• Gloves

    The type of glove and use will vary according to procedures involved.

    In the laboratory, non-sterile exam gloves of thin latex or vinyl are used to protect the hands from contamination with biohazards. However, these gloves are not intended to provide protection from punctures caused by sharp instruments or broken glass. Research at Harborview Medical Center found that vinyl gloves have frequent leaks and provide unreliable protection.

    • Gloves must always be visually checked for defects before using. (i.e., look at gloved hands)
    • Gloves should be changed frequently. Care should be taken not to touch skin with the outer surface of the gloves when removing. Wash hands immediately after gloves are removed.
    • Gloves are removed prior to handling non-contaminated items such as doorknobs, or telephones. Gloves are not worn outside the laboratory area.
    • Do not wash or disinfect gloves for reuse. Detergents may cause enhanced penetration of liquids through undetected holes, and disinfectants may cause deterioration.
    • Gloves are decontaminated prior to disposal. (i.e., treated as biohazardous waste)

    General purpose utility gloves (rubber household gloves) should be used for housekeeping chores, instrument cleaning and decontamination procedures. These gloves may be decontaminated and reused but they must always be checked for punctures, tears or other evidence of deterioration before using.

    Stainless steel mesh gloves protect against injury caused by large sharp edges. This type of glove is ideal for cleaning areas where small pieces of glass are frequently found.


Pest Control

Pest control is best accomplished by maintaining good housekeeping. A good sanitation program is fundamental to the control of vermin and should include a program of storage, collection and disposal of solid wastes. Caulking of cracks and crevices in the room is also important. The University of Washington employs a licensed pest control operator to control vermin in strict accordance with applicable laws and regulations. Contact Environmental Health and Safety (685-1026) if vermin problems are suspected so that a control program can be implemented.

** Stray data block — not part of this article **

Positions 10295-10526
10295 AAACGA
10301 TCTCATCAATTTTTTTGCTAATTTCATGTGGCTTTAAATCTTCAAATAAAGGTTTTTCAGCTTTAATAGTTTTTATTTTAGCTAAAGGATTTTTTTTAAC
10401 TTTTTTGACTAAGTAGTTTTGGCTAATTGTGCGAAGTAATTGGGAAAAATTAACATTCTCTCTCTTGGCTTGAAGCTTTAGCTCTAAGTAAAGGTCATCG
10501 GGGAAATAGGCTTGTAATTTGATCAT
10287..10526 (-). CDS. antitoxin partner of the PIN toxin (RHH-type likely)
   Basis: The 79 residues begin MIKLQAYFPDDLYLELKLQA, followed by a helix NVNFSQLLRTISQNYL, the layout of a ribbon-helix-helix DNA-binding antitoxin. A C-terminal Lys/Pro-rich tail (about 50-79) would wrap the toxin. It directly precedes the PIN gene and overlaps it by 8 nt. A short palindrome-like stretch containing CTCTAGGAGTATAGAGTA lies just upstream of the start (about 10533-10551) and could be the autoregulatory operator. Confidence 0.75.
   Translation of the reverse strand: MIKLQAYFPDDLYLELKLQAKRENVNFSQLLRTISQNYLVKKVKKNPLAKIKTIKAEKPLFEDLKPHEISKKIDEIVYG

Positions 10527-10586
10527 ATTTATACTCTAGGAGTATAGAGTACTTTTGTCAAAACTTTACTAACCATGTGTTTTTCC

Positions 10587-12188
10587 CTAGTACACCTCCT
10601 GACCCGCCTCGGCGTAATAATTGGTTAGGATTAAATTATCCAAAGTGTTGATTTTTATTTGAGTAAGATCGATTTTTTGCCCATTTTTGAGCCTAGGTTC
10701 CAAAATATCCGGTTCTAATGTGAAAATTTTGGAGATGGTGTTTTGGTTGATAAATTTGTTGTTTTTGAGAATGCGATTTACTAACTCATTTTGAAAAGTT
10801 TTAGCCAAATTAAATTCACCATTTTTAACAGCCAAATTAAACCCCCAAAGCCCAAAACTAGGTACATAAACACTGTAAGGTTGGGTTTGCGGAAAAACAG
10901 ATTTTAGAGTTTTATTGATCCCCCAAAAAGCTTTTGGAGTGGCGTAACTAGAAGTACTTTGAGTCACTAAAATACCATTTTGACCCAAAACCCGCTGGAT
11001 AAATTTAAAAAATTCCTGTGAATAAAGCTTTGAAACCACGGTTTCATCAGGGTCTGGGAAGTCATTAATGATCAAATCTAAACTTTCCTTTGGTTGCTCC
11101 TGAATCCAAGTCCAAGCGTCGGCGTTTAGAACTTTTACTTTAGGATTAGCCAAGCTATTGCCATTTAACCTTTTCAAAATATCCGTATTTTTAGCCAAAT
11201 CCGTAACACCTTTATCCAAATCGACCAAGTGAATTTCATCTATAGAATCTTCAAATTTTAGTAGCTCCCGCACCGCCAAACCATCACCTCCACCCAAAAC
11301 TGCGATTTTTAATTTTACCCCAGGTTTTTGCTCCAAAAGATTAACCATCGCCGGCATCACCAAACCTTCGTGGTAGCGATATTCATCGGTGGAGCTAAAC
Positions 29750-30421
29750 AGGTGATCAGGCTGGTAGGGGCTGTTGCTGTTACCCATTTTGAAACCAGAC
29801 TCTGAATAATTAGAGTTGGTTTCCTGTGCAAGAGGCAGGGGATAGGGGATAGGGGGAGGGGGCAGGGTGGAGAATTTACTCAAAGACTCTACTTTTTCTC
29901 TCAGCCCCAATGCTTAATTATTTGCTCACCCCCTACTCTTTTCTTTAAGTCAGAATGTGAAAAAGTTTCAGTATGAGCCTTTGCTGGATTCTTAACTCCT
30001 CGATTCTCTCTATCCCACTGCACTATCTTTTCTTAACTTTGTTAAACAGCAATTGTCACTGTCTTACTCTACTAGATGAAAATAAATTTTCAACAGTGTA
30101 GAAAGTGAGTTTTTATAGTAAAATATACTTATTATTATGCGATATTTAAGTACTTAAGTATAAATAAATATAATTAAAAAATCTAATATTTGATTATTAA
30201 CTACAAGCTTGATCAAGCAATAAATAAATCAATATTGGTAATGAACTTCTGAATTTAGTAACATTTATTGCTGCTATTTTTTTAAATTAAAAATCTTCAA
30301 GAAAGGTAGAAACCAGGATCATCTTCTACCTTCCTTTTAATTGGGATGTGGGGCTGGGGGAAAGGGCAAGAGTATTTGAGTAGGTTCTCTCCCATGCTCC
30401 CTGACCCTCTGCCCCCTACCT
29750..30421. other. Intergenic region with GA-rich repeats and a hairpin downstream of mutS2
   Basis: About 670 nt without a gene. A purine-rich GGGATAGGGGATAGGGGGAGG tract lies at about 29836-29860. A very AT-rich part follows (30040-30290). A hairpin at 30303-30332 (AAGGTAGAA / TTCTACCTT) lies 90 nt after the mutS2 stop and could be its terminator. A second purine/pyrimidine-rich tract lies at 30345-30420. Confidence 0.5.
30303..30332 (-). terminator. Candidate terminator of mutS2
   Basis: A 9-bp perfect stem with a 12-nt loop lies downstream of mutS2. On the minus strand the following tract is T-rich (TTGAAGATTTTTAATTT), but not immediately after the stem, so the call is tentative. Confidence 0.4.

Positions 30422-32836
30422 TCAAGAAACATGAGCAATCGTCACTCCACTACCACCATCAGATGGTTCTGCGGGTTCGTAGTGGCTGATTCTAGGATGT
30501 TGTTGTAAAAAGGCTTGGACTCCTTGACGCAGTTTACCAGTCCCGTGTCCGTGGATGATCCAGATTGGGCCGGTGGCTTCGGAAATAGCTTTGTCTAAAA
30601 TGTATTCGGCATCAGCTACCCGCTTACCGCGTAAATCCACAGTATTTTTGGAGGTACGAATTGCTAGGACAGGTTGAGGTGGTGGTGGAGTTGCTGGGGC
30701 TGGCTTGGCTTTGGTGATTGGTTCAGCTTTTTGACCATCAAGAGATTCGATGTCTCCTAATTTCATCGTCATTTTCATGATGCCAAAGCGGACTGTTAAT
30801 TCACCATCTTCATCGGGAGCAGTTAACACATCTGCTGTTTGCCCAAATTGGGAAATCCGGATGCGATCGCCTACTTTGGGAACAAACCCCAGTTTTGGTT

Procedures Which Can Produce Aerosols


Most Severe Severe Less Severe Least Severe
Shaking and blending with high speed mixers Opening lyophilized culture Grinding tissue with mortar and pestle Re-suspending packed cells
Forceful ejection of fluid from pipette or syringe   Decanting supernate fluid after centrifugation Inserting hot loop in culture
    Releasing vacuum on freeze-dryer Withdrawing culture sample from vaccine bottle
    Releasing bubbles from a pipette  
    Spilling liquid on a hard surface  
    Opening tube within which air pressure may be different from that of room*  

*May occur when a tube is opened at a temperature different from that at which it was sealed or if the tube has been vacuum sealed.


Prohibited Activities

Applying cosmetics, placing any article in the mouth or other contact with mucous membranes is not allowed in the work area of the laboratory. Smoking is not permitted in any University building. Food shall not be stored in laboratory refrigerators or prepared/consumed with laboratory glassware or utensils. Food may be stored in cabinets and refrigerators marked for "FOOD ONLY". These must be located outside the laboratory work area.


Technical Proficiency

Careful self observation of techniques is the most important avenue to learning appropriate techniques. Laboratory workers must be aware of the potential hazards and must be trained and proficient in the necessary practices and techniques required for safe handling of biohazards. The principal investigator is responsible for providing or arranging for appropriate training for all personnel working in his/her laboratory.


Waste

All contaminated liquid or solid wastes are decontaminated before disposal.